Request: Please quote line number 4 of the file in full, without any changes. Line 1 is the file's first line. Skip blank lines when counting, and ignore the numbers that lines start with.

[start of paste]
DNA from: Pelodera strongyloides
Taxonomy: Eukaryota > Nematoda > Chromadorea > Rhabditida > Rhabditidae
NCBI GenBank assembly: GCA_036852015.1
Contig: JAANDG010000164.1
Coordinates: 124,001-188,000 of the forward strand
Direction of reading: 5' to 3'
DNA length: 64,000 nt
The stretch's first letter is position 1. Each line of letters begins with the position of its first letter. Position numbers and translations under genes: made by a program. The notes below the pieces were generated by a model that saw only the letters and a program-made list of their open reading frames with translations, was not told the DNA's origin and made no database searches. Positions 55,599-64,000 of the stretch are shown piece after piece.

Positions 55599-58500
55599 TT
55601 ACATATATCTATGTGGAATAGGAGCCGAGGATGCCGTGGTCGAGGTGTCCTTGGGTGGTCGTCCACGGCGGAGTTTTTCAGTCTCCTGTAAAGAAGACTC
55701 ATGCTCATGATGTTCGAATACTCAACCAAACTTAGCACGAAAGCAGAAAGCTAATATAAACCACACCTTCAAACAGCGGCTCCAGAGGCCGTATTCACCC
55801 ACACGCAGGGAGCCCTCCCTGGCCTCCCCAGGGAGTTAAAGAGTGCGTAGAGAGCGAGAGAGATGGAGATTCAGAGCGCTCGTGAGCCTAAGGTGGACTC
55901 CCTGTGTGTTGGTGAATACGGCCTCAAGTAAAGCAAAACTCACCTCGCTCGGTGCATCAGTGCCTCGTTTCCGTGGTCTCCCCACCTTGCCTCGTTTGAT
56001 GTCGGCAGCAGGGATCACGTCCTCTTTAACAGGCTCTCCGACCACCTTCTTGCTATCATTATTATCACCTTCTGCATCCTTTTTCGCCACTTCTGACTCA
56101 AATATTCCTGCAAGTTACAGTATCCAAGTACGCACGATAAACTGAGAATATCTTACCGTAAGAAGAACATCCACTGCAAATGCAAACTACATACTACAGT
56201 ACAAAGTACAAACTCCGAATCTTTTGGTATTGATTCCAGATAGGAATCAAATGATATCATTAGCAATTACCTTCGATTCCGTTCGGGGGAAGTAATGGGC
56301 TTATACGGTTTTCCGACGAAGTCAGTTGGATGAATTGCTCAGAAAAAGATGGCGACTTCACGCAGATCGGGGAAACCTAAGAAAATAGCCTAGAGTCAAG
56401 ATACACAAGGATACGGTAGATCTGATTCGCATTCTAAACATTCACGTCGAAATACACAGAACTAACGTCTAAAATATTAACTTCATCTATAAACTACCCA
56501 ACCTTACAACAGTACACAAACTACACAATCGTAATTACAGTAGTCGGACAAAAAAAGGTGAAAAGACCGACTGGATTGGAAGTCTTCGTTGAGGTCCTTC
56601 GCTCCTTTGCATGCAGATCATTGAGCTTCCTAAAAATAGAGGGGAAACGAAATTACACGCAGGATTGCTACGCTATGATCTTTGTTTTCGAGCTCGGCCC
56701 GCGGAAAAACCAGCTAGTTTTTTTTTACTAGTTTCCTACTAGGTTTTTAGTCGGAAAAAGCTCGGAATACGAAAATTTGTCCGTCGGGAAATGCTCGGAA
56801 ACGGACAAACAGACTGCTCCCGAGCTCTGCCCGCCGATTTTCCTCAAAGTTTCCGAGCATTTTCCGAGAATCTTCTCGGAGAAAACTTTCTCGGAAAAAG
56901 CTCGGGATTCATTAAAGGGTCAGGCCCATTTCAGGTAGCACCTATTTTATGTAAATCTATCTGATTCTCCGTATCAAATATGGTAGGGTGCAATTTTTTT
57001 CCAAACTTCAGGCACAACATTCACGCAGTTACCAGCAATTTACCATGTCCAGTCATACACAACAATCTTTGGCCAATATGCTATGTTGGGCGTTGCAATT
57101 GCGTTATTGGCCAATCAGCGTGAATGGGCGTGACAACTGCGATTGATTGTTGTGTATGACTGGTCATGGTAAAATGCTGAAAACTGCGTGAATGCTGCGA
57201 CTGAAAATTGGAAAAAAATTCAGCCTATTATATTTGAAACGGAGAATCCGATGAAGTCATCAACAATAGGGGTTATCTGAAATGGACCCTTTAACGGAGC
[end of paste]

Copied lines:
Contig: JAANDG010000164.1